A few days after I’d gotten rid of the pedal problems, the system just seemed to be hitting the wall completely with increasing frequency and vigor. First it started occasionally losing the pedals; the USB com port devices would vanish and that pedal would lose control. If it had been pressed when it happened the scroll would run away unrecoverably and you’d just have to exit and restart. On one of its more spectacular crashes it pissed off the QBox, which crashed. I power cycled it and it didn’t come back with video. Show-stopping oopsie…
This particular system from Autocue uses two parts. A Windows based PC reads the stories out of Avstar/INews or a text file and provides the user interface, and the QBox generates the actual video for the monitors.
The QBox is a Mini-ITX computer in a solid little metal box with a handle on it. It boots Linux out of a weird solid state disk module in the ATA socket and there’s a strange little three port video distribution amp bodged onto the composite video out connector from behind. I added a fan, it originally didn’t have one.
I got very anxious seeing one popped capacitor right away but that didn’t seem to be holding it back.
The issue was just a dead CMOS battery and lost settings.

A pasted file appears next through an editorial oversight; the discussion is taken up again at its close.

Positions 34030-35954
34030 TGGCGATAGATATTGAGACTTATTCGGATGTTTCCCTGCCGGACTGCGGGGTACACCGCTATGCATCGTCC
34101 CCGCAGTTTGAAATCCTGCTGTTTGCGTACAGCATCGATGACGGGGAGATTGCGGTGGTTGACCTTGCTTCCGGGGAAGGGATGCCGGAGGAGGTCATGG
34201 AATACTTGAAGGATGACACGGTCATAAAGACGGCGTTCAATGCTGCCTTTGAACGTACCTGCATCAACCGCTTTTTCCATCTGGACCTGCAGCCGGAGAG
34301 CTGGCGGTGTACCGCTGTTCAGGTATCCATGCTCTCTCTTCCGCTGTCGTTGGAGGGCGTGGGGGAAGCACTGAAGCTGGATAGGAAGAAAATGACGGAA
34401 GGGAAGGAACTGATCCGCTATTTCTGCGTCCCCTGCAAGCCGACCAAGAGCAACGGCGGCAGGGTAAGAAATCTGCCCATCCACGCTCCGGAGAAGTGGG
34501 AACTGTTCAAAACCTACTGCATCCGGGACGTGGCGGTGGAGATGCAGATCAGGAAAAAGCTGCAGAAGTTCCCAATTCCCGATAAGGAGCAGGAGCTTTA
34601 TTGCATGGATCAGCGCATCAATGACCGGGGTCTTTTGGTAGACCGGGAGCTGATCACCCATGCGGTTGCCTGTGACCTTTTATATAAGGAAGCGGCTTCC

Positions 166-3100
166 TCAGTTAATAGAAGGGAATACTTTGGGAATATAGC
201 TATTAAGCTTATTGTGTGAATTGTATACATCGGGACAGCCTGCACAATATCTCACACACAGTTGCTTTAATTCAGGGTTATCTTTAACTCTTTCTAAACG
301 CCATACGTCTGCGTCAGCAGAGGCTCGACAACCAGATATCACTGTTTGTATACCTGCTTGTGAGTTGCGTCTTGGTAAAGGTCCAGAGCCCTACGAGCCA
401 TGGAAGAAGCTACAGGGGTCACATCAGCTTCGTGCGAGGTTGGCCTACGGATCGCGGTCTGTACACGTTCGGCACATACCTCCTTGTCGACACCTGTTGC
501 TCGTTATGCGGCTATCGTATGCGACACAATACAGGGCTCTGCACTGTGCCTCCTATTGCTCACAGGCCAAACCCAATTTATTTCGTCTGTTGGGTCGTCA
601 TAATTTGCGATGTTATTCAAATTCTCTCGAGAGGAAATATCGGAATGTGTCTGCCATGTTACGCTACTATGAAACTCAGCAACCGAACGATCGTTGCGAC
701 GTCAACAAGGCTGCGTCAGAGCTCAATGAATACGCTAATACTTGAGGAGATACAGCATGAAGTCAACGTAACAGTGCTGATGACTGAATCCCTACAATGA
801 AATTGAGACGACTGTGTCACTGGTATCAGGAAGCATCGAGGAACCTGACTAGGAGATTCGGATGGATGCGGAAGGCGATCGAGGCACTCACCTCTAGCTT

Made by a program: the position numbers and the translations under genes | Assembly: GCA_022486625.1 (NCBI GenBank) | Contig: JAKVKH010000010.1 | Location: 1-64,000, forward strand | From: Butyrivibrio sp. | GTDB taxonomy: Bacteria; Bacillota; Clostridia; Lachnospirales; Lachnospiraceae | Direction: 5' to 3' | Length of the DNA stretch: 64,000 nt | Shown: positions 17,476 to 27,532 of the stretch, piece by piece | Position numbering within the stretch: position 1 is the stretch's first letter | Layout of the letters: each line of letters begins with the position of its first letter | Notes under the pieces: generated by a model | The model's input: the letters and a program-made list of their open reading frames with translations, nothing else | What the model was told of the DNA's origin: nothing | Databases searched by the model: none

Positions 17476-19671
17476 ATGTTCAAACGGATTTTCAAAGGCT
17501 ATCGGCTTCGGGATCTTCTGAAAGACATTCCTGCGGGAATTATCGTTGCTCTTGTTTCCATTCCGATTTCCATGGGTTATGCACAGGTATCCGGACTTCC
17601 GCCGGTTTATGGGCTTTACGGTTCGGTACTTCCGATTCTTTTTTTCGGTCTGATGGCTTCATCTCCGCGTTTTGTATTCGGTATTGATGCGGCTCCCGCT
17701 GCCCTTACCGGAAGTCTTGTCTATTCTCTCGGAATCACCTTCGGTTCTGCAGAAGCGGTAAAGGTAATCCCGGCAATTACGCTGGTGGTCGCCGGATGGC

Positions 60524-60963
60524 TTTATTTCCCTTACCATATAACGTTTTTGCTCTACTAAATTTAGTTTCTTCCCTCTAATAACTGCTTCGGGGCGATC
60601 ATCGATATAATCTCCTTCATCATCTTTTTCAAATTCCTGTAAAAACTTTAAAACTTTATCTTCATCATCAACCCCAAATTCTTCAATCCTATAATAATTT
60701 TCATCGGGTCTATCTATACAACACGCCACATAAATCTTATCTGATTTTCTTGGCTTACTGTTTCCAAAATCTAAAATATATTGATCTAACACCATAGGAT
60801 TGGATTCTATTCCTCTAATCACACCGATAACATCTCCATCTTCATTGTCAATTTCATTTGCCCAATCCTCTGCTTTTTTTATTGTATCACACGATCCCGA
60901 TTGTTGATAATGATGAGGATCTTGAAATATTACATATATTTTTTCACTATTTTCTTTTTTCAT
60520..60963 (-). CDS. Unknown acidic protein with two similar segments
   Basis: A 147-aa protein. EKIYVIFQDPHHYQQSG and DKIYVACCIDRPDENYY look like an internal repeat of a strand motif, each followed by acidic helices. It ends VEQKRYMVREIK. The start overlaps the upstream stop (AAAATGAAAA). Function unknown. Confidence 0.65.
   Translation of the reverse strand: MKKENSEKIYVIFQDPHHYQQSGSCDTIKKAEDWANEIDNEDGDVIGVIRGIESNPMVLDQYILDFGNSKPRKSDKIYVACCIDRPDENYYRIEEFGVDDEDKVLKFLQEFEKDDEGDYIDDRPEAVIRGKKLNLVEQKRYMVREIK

After the machine going to fsck itself a minute, it came right back.
Then it just started crashing entirely, which was new and awful. On Friday it decided it was done for good and would not last through an entire show, so I started trying to get a backup image of the system to run on a newer computer. Cue four hours of massaging the drivers into Windows including loss of the USB controller entirely and having to dig up PS2 input devices….
So why did this thing put us through such acrobatics?
I opened up the PC in the control room and was greeted by this.
The SMSC chip is a “Super I/O” that lives on the pci bus and priovides serial, parallel, SMbus, GPIO, and a lot of other interface functions. Adjacent to it is an Intel chipset debug/jtag port with no connector soldered to it, just lots of corrosion. I don’t know what the substance is. I don’t want to know. It didn’t smell like anything and was pretty much solid like cement. Ew.
The other contestant earlier in the week was the WSI Max weather workstation. It’d been getting flakier and flakier for months and is due for replacement, just not soon enough.
Long story short, the video card was rotting out. I suspect the capacitors in the buck converter at the end of the card are failing as it basically ran just fine until you made the system render graphics at which point it’d just start melting down with weird memory looking issues.
In the end this was one of those “this system is discontinued, out of support, out of warranty, go source your own parts and pound sand” cases so I put an old Quadro 5600 card we had as a spare from an older generation of WSI system into the traffic computer that only renders things in 2D and liberated its monster card too revive the weather machine that does 3d…..
… just in time for us to get an ugly new graphics package company-wide with terrain that looks like dirty crumpled paper. Ewwwww!!